The Accidental Pilgrim — Part I

mary on moon

(my photo: ceiling fresco at the Loreto in Prague of Mary as Queen of Heaven)

So I promised I would write about this, because it was a most unexpected part of my journey this July. I went initially for two reasons: an artists’ residency and an ancestor pilgrimage and both were immensely fulfilling, and the latter more profound an experience than I have the words to express. During those two experiences, however, I also sort of did a Marian pilgrimage. I ended up visiting seven traditional Marian sites, leaving offerings, and coming to terms with Her place in my devotional life.

I never had much of a devotion to Mary until a few years ago. I have several ancestors who were deeply devoted to Her in life and one day while I was cleaning and rearranging my shrine, I got a strong push to put a statue of Mary (and it had to be a particular statue, with her robed all in white) on my shrine. I did divination which confirmed and bought a statue. When it arrived, I walked over to my shrine and knew immediately which ancestor had wanted it. That was the start of a bit of space being given to Mary on my shrines, and I was deeply vexed and uncomfortable about it. Still, my ancestors wanted it and I figured that was their space so ok.

Over the past two years, that tiny little space for Mary has slowly grown to a regular, working shrine. Until this pilgrimage I was still very uncomfortable with it. I’m not Christian. What the hell am I doing venerating Mary? Well, that’s the thing. Personally I think She’s the best part of Catholicism as evidenced by how fervently their hierarchy keeps trying to squash Her veneration. I finally came to terms with the fact that She’d inched Her way into my devotional life for three reasons:

  1. Some of my ancestors really loved Her and wanted Her to be a presence on my shrine. She was important to them and had helped and nourished them. That alone was enough for me.
  2. Here is a Holy Power who has allowed Her image and iconography, Her cultus to be used by numerous indigenous Goddesses so that They may continue to receive offerings. No one will ever convince me that the Virgin of Guadalupe is the same Being as the Virgin of Czestochowa, or the Virgin of the Eastern Gates, etc.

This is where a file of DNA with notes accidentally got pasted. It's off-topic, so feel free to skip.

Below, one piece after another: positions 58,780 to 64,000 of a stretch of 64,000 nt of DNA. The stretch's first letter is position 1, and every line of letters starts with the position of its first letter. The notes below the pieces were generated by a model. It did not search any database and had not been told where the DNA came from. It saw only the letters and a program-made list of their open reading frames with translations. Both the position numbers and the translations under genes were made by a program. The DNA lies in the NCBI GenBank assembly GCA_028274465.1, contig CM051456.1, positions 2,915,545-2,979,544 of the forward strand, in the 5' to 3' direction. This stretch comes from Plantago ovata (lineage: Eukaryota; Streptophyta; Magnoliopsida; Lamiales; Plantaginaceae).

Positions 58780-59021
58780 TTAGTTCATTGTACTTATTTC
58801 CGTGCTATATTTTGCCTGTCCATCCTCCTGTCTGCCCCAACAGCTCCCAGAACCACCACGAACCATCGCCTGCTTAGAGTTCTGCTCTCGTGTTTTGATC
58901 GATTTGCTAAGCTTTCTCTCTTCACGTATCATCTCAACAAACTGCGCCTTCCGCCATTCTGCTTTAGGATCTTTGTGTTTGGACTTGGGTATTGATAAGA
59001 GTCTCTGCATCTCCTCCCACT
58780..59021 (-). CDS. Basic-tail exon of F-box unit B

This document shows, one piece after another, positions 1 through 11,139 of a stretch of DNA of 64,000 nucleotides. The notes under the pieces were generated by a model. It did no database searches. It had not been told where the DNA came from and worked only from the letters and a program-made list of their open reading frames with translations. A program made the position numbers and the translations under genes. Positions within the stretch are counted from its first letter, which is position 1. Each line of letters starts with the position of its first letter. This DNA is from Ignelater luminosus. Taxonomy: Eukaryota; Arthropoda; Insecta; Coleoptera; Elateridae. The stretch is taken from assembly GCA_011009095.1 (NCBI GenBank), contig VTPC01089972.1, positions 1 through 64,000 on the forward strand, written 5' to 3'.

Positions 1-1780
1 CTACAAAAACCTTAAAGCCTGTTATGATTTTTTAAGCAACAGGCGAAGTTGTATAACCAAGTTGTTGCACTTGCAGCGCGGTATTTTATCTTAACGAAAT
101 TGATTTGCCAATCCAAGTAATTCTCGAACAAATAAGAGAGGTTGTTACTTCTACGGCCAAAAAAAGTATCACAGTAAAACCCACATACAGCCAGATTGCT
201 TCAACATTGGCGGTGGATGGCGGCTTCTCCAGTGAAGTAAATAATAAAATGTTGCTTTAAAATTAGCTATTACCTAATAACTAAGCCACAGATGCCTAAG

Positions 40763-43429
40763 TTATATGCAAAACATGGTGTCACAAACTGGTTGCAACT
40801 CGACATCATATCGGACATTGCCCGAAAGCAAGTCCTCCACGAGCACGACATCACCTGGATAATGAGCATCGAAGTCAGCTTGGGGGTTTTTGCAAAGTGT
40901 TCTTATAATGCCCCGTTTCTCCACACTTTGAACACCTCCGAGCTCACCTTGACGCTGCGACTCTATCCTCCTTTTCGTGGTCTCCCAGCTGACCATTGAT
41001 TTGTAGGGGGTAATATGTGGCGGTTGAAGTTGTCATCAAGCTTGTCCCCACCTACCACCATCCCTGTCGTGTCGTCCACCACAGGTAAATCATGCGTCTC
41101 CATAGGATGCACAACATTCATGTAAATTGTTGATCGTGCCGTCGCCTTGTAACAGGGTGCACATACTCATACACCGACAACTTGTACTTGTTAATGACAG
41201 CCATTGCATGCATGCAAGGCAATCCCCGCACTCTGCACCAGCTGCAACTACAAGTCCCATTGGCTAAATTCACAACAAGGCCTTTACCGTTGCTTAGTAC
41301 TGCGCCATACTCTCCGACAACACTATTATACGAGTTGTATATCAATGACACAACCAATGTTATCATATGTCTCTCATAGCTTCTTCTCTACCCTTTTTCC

3. Finally, She’s a good patron for godatheow. This is probably the least of my reasons, but it is one and sometimes I find inspiration there.

lithuanian madonna

(My favorite Lithuanian Madonna: Lady of the Eastern Gates. My photo of a prayer card in my collection)

This all really solidified for me this trip. I did not in any way intend to do a Marian pilgrimage. In Krakow, however, we went to Wawel castle and I went to visit the Black Madonna there, a copy of the one at Czestochowa. One was only allowed in that chapel to pray – it was barred to tourists—so I went in and prayed for the health and well being of my Catholic relatives and friends. Then later that day, we went into the Church of St. Thomas. It was right down the street from our hotel. This was where I first began to notice the striking piety all around me. Oh I felt like a parched man suddenly presented with a rushing river of life-giving water. Everywhere I saw people unashamed and unafraid to show their devotion. It nourished my soul. The Church was almost closing and I went in and looked at the icon there and it made me cry. I saw people of all ages on their knees praying to Her. They were pouring out their hearts to this Holy Power and I thought “would that our communities had half that devotion.” We’ve a long way to go. Even I occasionally feel self-conscious expressing devotion in a public place and we shouldn’t. It should be as natural as breathing. We shouldn’t care what others think about it, or how they respond. That is inessential. I found myself evaluating where I fell short in devotion and in courage. I didn’t want to take a photo inside the church, (I didn’t want to disturb worshippers, or appear disrespectful and there was a very fierce nun standing guard) but I was quite moved by the power of the icon, so I did a collage later that night with my own interpretation of it.